Posts tagged ‘1995’

Sunday, 29 December 2019

Scene from a Marriage by Richard James Allen

you are my context
without you
i’m a picture
wandering out
of its frame
a blotch of colours
a mess of sky.

From: https://www.poetrylibrary.edu.au/poets/allen-richard-james/poems/scene-from-a-marriage-0162019

Date: 1995

By: Richard James Allen (1960- )

Tuesday, 17 December 2019

At the Gate by Henrik Nordbrandt

1.
In the dream
at the gate to your grave
you stopped me
with the same words
I had spoken in a dream
where I died before you

so now I can no longer dream.

2.
Rusty, and on squeaky hinges
all the gates I have ever
seen, heard, or described
closed one by one
under a grey sky.

That is all there was
in my mind, earth.

3.
What can I say about the world
in which your ashes sit in an urn
other than that?

4.
On every trip you stay ahead of me.
On platforms I see your footprints in fresh snow.
When the train starts to move
you jump out of the back carriage

to reach the next station ahead of me.

5.
Outside the small towns with their sleepy street lights:
stadiums bright as capitols.

The lights glinted off your glasses.

Where else should you look for the ring
which, the night the power went out,
rolled under the bed and was gone?

6.
“I miss you, too”
were my last words
on the telephone
when you said you missed me.
I miss you too, Forever!

7.
You are gone.

Three words. And not one
of them
exists now in any

other context.

From: https://www.poetryinternational.org/pi/poem/16681/

Date: 1995 (original in Danish); 2009 (translation in English)

By: Henrik Nordbrandt (1945- )

Translated by: Thom Satterlee (1967- )

Wednesday, 27 March 2019

Lines 1-17 of “The Chatelaine of Vergi” by Anonymous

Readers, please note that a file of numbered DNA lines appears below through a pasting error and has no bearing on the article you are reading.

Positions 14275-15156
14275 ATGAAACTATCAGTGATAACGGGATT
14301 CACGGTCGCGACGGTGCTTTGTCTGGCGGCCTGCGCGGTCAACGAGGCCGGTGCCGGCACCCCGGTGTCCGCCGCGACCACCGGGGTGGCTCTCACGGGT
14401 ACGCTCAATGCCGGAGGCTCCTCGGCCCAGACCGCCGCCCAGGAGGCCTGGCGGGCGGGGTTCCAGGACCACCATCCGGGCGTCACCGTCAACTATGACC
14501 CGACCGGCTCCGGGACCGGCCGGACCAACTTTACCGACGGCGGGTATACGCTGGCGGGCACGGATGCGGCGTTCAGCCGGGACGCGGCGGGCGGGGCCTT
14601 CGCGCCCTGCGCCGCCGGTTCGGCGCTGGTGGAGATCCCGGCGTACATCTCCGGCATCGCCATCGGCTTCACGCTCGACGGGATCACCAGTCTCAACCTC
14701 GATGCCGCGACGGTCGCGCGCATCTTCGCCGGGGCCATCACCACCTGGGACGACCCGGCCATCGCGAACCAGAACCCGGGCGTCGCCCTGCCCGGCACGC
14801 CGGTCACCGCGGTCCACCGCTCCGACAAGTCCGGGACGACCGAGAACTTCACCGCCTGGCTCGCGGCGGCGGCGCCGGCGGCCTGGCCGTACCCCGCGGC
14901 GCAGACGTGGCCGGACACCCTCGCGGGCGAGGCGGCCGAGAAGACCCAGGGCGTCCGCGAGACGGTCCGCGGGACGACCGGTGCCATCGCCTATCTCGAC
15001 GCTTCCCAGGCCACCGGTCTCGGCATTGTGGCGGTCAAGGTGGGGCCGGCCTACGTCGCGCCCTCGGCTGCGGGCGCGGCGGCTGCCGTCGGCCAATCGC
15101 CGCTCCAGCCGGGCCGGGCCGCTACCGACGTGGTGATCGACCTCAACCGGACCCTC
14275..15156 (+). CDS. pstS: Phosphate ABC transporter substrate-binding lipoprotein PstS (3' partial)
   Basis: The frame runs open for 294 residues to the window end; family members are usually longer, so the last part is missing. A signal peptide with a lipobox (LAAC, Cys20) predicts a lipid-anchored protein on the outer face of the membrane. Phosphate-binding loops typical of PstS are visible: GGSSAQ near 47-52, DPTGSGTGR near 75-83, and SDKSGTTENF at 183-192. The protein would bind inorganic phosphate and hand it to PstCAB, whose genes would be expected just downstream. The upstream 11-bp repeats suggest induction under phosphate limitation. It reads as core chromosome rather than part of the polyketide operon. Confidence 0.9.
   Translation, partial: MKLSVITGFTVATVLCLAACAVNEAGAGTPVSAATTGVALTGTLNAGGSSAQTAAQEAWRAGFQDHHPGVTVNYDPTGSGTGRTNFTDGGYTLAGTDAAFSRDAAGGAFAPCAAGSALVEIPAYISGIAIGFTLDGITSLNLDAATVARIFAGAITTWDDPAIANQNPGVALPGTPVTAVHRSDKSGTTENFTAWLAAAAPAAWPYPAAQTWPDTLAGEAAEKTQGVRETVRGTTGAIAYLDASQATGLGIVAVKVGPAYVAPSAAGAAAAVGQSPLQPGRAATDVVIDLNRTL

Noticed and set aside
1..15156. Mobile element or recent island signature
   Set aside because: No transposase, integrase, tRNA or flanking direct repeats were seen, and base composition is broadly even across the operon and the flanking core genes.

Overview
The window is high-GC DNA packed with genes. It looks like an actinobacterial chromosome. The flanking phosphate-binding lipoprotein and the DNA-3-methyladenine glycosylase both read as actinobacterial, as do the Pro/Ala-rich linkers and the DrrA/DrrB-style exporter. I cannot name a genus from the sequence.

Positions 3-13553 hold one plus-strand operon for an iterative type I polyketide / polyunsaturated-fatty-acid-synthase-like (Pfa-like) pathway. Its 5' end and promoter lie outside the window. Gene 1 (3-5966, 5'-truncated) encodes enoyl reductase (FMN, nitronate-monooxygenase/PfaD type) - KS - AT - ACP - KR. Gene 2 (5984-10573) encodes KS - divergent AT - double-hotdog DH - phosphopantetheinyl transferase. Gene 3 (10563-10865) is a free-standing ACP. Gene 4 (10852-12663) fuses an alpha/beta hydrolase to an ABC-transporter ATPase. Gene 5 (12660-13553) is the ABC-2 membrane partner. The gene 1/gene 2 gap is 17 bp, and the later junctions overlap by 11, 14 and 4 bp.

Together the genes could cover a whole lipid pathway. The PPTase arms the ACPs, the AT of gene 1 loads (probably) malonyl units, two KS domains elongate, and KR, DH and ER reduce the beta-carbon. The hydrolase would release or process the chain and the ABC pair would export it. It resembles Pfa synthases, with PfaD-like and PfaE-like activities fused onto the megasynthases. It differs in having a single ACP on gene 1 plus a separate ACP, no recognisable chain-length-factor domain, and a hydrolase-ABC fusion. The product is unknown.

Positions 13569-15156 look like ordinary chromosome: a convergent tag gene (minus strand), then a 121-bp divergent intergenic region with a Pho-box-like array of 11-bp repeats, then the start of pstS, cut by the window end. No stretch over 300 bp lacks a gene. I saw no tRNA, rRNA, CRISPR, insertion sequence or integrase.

There are people who pretend
Loyalty, say they intend
To keep your confidence so well
That you may without danger tell
Your secrets; and when they discover
Proof that someone has a lover
Make it their pleasure and their pride
To send the news out far and wide,
And afterward make fun of those
Who lose their joy because they chose
To have it known. The greater the love
The more will be the sorrow of
The true lover who must start
Doubting the one who rules his heart.
And oftentimes such harm is done
By this that love will quickly run
Its course, to end in grief and shame.

From: Terry, Patricia (ed. and transl.), The Honeysuckle and the Hazel Tree: Medieval Stories of Men and Women, 1995, University of California Press: Berkeley, Los Angeles, London, Section 8.
(https://publishing.cdlib.org/ucpressebooks/view?docId=ft4580069z)

Date: 13th century (original in French); 1995 (translation in English)

By: Anonymous

Translated by: Patricia Terry (1929- )

Tuesday, 15 January 2019

In My Garden by Ōtomo no Tabito

In my garden
plum blossoms fall—
or is not rain
but snow, cast down
from the sky?

From: Addiss, Stephen, The Art of Haiku: Its History Through Poems and Paintings by Japanese Masters, 2012, Shambhala Publications: Boston, p. 17.
(https://books.google.com.au/books?id=Jdnb44l3uNgC)

Date: c8th century (original in Japanese); 1995 (translation in English)

By: Ōtomo no Tabito (665-731)

Translated by: Edwin Augustus Cranston (1932- )

Sunday, 30 December 2018

Summer of the Ladybirds by Vivian Brian Smith

Can we learn wisdom watching insects now,
or just the art of quiet observation?
Creatures from the world of leaf and flower
marking weather’s variation.

The huge dry summer of the ladybirds
(we thought we’d never feel such heat again)
started with white cabbage butterflies
sipping at thin trickles in the drain.

Then one by one the ladybirds appeared
obeying some far purpose or design.
We marvelled at their numbers in the garden,
grouped together, shuffling in a line.

Each day a few strays turned up at the table,
the children laughed to see them near the jam
exploring round the edges of a spoon.
One tried to drink the moisture on my arm.

How random and how frail seemed their lives,
and yet how they persisted, refugees,
saving energy by keeping still
and hiding in the grass and in the trees.

And then one day they vanished overnight.
Clouds gathered, storm exploded, weather cleared.
And all the wishes that we might have had
in such abundance simply disappeared.

From: https://www.poetryarchive.org/poem/summer-ladybirds

Date: 1995

By: Vivian Brian Smith (1933- )

Thursday, 11 October 2018

House of Air by Philip Gross

a letter was sent
but no one was there
no one at home
in the house of air

no window no frame
no number no door
between sixty eight
and sixty four

just a pit prop joist